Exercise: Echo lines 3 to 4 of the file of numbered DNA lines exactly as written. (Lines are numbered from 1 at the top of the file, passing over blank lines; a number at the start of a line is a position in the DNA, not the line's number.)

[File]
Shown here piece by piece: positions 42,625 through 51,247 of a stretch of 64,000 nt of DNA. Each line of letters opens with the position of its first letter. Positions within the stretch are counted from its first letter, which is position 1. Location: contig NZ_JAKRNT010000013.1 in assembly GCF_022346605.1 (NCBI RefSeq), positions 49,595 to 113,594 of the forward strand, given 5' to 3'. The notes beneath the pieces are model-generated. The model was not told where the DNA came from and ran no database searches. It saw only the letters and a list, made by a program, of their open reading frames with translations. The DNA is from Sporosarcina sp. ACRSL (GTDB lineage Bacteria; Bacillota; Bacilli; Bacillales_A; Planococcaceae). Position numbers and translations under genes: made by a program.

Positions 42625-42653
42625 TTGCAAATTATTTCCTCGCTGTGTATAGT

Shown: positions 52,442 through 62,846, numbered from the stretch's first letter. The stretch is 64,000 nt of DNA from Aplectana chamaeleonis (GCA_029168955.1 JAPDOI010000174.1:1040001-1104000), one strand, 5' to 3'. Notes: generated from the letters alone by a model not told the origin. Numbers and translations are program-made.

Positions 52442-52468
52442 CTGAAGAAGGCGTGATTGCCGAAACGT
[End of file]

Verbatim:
42625 TTGCAAATTATTTCCTCGCTGTGTATAGT

Shown: positions 52,442 through 62,846, numbered from the stretch's first letter. The stretch is 64,000 nt of DNA from Aplectana chamaeleonis (GCA_029168955.1 JAPDOI010000174.1:1040001-1104000), one strand, 5' to 3'. Notes: generated from the letters alone by a model not told the origin. Numbers and translations are program-made.